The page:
Oh and can you tell me next weeks winning lottery numbers as well please.

      1. mo kahn says:

        @ Egal: If you look closely, Mclarens were not pushing their cars on the ragged edge which every other car was visibly at in Melbourne.

        If you paid attention to Jenson’s pace on restart he must’ve got 1 to 1.5 second on the restart but by lap end he was some 2.8+ seconds ahead of Vetel, and that was without pushing the car to the ragged limits.

        So I conclude there is substantial speed in reserve for Mclaren.

      2. Lezza says:

        Don’t know about that.
        Button was a bit ragged several times out of Turn Two.
        Thought it was my imagination, so observed closely and, yes, it was happening.
        Thought Hamilton was smooth.

    4. DJR says:

      It’s a bit early to be making such far reaching calls as you have, rather lets see how the teams and drivers fare after the mid season test at Mugello, as there may be major updates to some competitors (Ferrari, RedBull, Mercedes etc) which could level out the playing field more.

      In saying that, I’m a big McLaren supporter so I hope your right as well!

    5. Steve says:

      a lot of peoples discredit Vettle last year because he has car advantage. can we say the same here?

    6. [MISTER] says:

      What are you talking about?
      Schumi is within 0.360s from Lewis and faster than JB. What 1 second faster than anyone else are you talking?

      And I’m not a McLaren fan..

    7. **Paul** says:

      Not sure the McLaren is 1second faster, half a second is probably pretty accurate though. It’s certainly looking to have a considerably greater advantage than the RedBull enjoyed last season. Maybe its on a par with the 2010 Red Bull or 2009 Brawn. As per F1 you either need the best car or bags of talent to win, usually both. So I suspect McLaren will take the drivers title with One of their guys. It’s just a shame that it really does look like a very uncompetitive season at the sharp end, granted Vettel made it look like that last year but some of he gaps in q3 were tiny. We shall see I guess.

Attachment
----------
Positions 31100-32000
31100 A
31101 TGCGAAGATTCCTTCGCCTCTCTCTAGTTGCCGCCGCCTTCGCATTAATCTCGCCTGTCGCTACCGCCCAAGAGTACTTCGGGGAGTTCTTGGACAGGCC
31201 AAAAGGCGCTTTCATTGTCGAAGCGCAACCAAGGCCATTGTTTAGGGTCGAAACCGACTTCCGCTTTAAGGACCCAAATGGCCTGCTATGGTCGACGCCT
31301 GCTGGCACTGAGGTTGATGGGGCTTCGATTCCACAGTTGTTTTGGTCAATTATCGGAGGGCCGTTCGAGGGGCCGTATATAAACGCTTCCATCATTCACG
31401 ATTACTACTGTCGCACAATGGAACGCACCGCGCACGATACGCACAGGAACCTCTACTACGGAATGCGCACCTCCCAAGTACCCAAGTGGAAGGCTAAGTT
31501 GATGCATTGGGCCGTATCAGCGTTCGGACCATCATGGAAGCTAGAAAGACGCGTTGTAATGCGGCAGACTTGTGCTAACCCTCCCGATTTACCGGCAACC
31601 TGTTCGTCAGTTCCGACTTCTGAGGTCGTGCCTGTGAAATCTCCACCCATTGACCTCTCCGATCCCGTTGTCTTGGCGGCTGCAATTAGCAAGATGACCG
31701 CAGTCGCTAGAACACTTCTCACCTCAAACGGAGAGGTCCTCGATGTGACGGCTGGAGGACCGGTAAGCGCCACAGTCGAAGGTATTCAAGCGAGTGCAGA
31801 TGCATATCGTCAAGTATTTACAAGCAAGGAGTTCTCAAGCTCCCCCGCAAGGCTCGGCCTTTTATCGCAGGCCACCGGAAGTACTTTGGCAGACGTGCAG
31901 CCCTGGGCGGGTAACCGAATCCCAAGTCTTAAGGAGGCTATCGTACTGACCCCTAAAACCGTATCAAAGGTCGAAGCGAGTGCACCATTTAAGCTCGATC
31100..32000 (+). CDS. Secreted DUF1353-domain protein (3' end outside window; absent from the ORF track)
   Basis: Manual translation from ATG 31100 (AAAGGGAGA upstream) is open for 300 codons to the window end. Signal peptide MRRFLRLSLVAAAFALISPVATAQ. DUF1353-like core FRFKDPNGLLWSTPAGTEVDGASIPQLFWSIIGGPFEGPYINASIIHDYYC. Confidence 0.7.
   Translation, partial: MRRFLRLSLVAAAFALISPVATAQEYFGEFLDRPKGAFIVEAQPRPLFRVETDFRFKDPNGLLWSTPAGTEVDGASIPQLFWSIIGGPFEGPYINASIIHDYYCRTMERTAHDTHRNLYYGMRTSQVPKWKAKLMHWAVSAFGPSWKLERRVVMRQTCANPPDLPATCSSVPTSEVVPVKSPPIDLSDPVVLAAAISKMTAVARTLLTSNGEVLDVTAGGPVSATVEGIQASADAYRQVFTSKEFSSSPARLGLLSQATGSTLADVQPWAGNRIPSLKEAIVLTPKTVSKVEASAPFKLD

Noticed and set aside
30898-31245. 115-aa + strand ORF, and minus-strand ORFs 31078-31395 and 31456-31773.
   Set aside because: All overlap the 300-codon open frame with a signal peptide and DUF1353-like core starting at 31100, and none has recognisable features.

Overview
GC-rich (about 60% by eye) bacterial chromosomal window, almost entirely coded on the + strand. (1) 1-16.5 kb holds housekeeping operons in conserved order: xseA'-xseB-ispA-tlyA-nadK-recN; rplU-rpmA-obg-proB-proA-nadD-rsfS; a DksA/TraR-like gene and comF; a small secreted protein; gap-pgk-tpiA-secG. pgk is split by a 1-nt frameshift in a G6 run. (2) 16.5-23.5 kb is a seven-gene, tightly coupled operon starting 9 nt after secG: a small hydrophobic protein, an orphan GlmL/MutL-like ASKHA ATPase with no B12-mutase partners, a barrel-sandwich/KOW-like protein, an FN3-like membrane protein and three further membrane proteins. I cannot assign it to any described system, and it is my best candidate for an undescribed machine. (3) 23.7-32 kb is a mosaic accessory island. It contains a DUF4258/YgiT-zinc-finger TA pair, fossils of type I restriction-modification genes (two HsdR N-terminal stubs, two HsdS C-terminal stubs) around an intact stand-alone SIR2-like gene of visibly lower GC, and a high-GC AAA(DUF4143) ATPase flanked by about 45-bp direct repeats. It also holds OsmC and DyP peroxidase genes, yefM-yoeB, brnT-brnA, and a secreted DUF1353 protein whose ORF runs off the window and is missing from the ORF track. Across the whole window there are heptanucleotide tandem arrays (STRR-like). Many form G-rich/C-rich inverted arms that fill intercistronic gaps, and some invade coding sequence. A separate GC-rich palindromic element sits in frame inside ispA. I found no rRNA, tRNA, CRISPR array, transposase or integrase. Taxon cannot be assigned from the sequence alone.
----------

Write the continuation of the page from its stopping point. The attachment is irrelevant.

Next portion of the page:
8. Dan says:

    Quali:
    Ham Pole
    Schu 2
    Butt 3
    Ros 4

    Race:
    Butt 1
    Ham 2
    Vet 3
    Schu 4

    1. Geee says:

      I could happily live with those results… Let’s hope it ends that way!

      Maybe some luck could get Schumi on the podium too…

    2. eric weinraub says:

      Exactly where do you see Vettel getting by the Mercedes cars? On the start, probably not as the Mercedes cars are usually off the line in a hurry? ON the straight aways? Not likely given that the straight aways are ware they are most difficult to get around. THe only chance, I think, will be during a long run and pit cycle.

      1. Dan says:

        Agree with your points, but I think tyre wear will do for Mercedes – slow at the end of stints, being forced to pit early, etc.

      2. John Z says:

        Red Bull will probably pass Mercedes after 5 laps when the Mercedes tires fall off. Their straight line speed can be impressive, but what did it do to help Rosberg when Vettel blew by him in Australia? McLaren seem the fastest but I wouldnt be surprised at all to see Vettel take the win on Sunday.

      3. John says:

        The Mercedes is eating its rear tyres in comparison to mclaren and RBR. They are going to be compromised on pit strategy.

  9. Ahmed says: